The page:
At its December General Board meeting, Community Board 6 (CB 6) did something unusual. They voted against the recommendation of one of its committees.
Last month at a Miccio Center hearing, the Land Use Committee heard an application from the BASIS Independent School for permission to construct a school in a district zoned for manufacturing. The lot, on Columbia and Bay Street, lies between the Red Hook Houses and IKEA. It was previously used as a parking lot for buses, but posted signs indicate the space is for rent, offering accommodations to build.
At the November 14th meeting, the CB 6 committee was concerned that the school would be a charter school, and not consider scholarships for local children. After receiving assurances from the school’s representatives, the application was approved by a 10 to 1 vote.
Following the meeting, media reports revealed that the Red Hook community was not made aware of these plans. BASIS was required to post notices of the meeting in a 500 foot radius around the proposed school, which they said they had. However, there is little housing within this radius, as the area is in a manufacturing zone. It became evident that BASIS, while not trying to break any laws, had done everything it could to quietly slip into the neighborhood without much notice.
BASIS had been conducting environmental studies on the land last summer, and has already set up an office at 20 Jay Street in Downtown Brooklyn, where they pitch the school to prospective parents. Legally, the only thing holding up construction is permission from the Board of Standards and Appeals. They were hoping to go before the board with the blessing of the CB6. They already have made plans to begin operating next September with 1,000 students paying $23,500 tuition each.
Visitors are allowed to view the meeting, but only CB 6 members may speak. It is not clear that BASIS had a representative in attendance at the board meeting.
The day before the meeting, a local petition drive was started by Corbin Laedlin, an employee at the nearby Added Value farm. The petition received more than 100 online signatures before being emailed to CB 6 District Manager, Craig Hammerman.
The petition asked that the decision be postponed until the community had a chance to hear from BASIS themselves. As it turned out, the petitioners got a better outcome than that.
The Star-Revue ran an editorial last month recommending residents express their concerns to Hammerman. In a conversation two days before the meeting, at the Bridging Gowanus event, Hammerman was unaware of any opposition to the school.
Dan Wiley from Congresswoman Nydia Velazquez’s office said that there was little that could be done, as the school was acting as a private business and not asking for any government assistance.
Lillie Marshall, President of the Red Hook West Tenant Association, was outraged that nobody from the school had reached out to her.
The board meeting began quietly enough, with customary appearances. After a couple of short speeches by Dan Wiley and Comptroller John Liu, Joan Millman, representatives from our other elected officials, and an announcement by CB 6 Chair Daniel Kummer of the resignation of Greg O’Connell from the board, the next item on the agenda was the BASIS application.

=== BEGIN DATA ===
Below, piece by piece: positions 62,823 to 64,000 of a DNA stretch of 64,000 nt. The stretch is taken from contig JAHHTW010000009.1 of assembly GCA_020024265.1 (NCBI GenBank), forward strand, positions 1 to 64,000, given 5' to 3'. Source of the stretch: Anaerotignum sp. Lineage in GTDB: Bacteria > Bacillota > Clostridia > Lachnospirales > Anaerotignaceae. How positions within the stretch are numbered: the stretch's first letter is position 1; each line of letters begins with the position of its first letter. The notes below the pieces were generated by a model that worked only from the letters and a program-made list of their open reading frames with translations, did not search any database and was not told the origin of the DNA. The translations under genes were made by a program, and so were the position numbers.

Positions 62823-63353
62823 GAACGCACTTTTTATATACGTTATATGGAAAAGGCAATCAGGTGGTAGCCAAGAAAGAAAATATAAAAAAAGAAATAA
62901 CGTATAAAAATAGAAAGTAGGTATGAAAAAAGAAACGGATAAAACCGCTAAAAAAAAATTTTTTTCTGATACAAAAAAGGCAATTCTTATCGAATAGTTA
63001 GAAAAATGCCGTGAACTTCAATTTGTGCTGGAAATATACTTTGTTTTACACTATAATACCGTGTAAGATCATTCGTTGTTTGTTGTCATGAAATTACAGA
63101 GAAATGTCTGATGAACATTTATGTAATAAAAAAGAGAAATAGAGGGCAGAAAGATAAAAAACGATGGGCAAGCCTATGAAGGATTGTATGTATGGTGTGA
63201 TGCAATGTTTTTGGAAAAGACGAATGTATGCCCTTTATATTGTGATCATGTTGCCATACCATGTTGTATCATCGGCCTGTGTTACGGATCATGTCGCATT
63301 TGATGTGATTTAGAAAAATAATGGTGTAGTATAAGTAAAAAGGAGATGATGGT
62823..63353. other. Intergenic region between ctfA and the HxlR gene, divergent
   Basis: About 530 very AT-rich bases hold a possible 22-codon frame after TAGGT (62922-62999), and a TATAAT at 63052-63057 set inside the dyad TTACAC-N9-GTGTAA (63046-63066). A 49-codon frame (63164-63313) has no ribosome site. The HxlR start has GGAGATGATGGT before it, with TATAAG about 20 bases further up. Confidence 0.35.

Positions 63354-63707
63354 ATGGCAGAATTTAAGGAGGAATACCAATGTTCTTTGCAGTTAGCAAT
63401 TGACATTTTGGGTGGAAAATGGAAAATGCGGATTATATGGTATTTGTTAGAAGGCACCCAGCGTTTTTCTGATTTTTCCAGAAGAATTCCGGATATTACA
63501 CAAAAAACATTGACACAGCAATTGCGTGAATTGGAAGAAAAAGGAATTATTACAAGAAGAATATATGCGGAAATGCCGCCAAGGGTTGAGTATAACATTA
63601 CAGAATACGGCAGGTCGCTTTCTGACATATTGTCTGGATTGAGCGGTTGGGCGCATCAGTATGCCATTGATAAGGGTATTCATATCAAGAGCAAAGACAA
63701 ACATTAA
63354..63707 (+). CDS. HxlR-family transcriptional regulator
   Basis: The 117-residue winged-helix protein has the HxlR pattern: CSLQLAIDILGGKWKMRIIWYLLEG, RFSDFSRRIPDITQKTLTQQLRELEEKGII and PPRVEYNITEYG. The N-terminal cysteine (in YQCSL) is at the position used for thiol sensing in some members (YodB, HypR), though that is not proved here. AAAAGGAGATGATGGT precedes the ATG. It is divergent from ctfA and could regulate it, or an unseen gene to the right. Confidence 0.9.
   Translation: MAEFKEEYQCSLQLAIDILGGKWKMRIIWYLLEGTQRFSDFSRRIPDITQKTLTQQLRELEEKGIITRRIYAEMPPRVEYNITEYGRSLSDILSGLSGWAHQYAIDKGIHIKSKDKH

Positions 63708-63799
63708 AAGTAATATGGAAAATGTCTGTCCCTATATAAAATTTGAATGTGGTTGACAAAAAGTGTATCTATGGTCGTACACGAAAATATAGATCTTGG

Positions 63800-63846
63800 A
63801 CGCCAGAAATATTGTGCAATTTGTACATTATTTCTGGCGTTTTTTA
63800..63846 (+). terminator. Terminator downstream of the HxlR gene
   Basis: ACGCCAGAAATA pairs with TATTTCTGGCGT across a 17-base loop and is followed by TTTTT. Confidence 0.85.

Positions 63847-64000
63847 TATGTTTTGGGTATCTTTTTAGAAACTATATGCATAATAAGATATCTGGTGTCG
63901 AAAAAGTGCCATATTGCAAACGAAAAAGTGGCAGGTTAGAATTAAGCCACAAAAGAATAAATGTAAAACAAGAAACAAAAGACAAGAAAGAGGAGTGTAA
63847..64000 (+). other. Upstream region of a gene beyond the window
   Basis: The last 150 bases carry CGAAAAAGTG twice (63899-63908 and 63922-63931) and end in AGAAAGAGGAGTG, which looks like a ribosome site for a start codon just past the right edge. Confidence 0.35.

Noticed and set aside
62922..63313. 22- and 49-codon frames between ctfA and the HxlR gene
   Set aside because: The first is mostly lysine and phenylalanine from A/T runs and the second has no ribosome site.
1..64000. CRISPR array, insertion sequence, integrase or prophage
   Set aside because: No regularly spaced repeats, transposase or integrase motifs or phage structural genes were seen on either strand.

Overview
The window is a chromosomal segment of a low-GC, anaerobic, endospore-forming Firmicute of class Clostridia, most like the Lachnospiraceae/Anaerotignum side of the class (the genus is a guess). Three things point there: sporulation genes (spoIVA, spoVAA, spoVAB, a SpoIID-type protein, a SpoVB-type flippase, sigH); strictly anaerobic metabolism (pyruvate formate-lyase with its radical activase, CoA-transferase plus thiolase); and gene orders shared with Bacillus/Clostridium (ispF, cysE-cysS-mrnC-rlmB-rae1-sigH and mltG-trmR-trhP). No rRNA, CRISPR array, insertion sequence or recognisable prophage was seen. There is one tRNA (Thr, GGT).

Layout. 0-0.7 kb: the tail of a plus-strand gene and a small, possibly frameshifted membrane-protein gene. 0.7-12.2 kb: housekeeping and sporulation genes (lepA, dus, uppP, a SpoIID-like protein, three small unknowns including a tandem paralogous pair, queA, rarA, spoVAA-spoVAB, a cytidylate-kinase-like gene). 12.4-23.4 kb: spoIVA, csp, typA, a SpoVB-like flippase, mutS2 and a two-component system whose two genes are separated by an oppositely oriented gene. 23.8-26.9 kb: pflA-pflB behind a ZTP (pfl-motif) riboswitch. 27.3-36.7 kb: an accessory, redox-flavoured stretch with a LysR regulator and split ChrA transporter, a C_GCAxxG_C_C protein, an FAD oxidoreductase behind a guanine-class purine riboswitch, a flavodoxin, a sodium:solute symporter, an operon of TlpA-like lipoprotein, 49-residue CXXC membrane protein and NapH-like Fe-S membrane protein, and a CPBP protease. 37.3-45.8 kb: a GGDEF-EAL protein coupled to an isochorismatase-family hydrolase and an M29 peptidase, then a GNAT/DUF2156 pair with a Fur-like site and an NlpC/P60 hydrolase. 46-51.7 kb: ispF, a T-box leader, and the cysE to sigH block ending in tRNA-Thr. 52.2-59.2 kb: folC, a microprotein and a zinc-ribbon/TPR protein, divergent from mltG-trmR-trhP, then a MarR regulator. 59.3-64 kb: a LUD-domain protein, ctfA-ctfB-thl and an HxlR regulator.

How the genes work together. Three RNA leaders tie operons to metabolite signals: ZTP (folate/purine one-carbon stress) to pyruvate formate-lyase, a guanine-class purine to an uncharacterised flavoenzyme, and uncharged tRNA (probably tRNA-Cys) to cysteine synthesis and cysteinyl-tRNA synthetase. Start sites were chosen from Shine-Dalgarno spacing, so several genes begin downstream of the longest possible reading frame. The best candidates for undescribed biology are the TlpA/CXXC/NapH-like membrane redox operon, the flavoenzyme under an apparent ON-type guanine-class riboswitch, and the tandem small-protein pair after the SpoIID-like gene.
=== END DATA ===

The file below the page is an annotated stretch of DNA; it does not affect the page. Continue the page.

Peter Fleming, head of the Land Use committee, put up a chart showing the lots around the school proposal and their zoning status, and summarized the November meeting where BASIS was approved.
Once the floor was opened up to questions, the fireworks began. Hand after hand shot up to ask questions and voice opinions. The opinions ranged from questions about the kind of education that was to be offered, lack of communication with the Red Hook community, transportation issues, and the loss of an industrial site with its associated jobs.
In the end, the most coherent argument swaying board members was that the BASIS administration seemed uninterested in communicating with their neighbors right from the start.
Earlier this year, the Royal Palm Shuffleboard Club, requesting approval for a liquor license, was shot down. This was largely due to a lack of communication between the Royal Palm people and the nearby residents. Palm then went back to their neighbors and began a communication which resulted in compromises and eventual approval of the liquor license. It seemed that BASIS was interested only in following the letter of the law, but the community board takes an interest in the spirit of the law as well as the wishes of the community.
Towards the end of the questioning, Elizabeth Shipley seemed to clinch the argument against approving the school’s proposal, saying that this was either “a blatant attempt to fly under the radar, or they are simply incredibly naive thinking that they had no need to involve the community in order to get support.”
An oral vote of nearly unanimous nays was followed by much applause. Craig Hammerman commented afterwards, “The community board is at its best when caring, articulate and involved people have an open and honest dialogue about what’s in the community’s best interest. Tonight we all got to witness that firsthand.”